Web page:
Debra’s GF Story

I have been gluten free for just over a year. I became gluten free almost by accident. I teach French in high school. I love everything French, especially the food!  Last summer an old professor and mentor came to Colorado to visit. He is one of the reasons I am a French teacher today. While he was here I wanted him to have a great time and enjoy delicious food, so I asked if I could cook for him. While delighted, he told me about a book he read over twenty years ago that recommended the diet he now follows.


He had originally read the book Eat Right For Your Blood Typebecause he was about to have surgery for his horrible migraine headaches. This book told him to eat a low gluten diet among other restrictions. Being on this diet cured his migraines and he did not need the surgery.

For the two weeks he was in town I cooked him a gluten free diet. Of course I ate the same thing. By the end of two weeks, I realized I was feeling better. I had my share of health issues but doctors could never find anything wrong so I just learned to live with how I was feeling. I actually had more energy and my body didn’t hurt.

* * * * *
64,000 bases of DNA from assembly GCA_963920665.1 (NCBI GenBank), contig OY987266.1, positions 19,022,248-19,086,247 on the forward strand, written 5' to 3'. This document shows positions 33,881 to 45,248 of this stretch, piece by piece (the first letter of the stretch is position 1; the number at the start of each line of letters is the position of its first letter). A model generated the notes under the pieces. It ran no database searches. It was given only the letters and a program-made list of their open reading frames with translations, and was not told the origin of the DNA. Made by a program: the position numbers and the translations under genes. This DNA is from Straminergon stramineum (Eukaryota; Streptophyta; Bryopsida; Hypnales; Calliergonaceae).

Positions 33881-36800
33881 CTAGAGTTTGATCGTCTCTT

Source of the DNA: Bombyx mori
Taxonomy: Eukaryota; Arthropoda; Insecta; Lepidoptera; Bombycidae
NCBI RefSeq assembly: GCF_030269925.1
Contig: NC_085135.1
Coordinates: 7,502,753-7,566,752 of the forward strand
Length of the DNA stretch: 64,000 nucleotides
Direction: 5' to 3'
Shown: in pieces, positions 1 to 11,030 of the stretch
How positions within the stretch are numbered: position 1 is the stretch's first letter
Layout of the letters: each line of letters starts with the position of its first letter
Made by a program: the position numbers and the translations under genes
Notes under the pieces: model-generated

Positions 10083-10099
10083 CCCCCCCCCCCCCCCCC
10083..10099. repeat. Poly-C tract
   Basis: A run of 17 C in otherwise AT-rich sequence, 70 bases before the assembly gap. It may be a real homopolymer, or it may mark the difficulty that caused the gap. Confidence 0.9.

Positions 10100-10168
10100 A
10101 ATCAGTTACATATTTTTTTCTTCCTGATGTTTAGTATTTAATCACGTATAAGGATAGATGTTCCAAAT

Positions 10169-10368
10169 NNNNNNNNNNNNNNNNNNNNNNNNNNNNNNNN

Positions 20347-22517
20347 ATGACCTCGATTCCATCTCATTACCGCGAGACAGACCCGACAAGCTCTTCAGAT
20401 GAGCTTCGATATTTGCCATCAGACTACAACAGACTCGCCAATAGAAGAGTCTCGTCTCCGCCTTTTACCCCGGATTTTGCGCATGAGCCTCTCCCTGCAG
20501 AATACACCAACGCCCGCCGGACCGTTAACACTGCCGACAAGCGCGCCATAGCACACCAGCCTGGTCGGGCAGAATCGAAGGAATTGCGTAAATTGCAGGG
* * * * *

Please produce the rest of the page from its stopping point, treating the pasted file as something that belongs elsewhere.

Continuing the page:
After my professor left, I stayed with the gluten free diet. My energy continued to increase and my body stopped aching. It made such a change in my energy that my students now ask me to eat bread – they say I have too much energy! When I accidentally eat gluten, I will know within a half hour or forty-five minutes. My bones will start to ache and my body will hurt.

Being a French teacher I love most things French including and especially the food.I love coming to Mary’s and getting to enjoy delicious gluten free foods.  I love the quiches – they are reminiscent of the many quiches I have enjoyed in my time in France!


How To Climb Like A Champ

Vertical terrain is responsible for the biggest thrills — and the most intense pain — in cycling. In races, the crunch almost always comes when the pavement tilts up. Recreational tours such as Colorado’s Ride the Rockies feature several thousand feet of climbing each day. And, of course, climbs are followed by swooping, twisting descents where the grin-per-mile quotient is literally sky high. For all these reasons, it pays to get good on hills.

Article on Bike N Hike

While the following training tips, climbing strategies and skills are written from a racing/competitive point of view, they’ll help recreational road and off-road riders who would simply like to climb better, too.

Because climbing is a fight against gravity, your ultimate ability is determined by your power-to-weight ratio. Lean, small-boned riders need proportionally less power to climb well compared to big people. That’s why great climbers are nearly always diminutive. The few exceptions, such as Lance Armstrong and Miguel Indurain, generate so much power that their greater size doesn’t matter.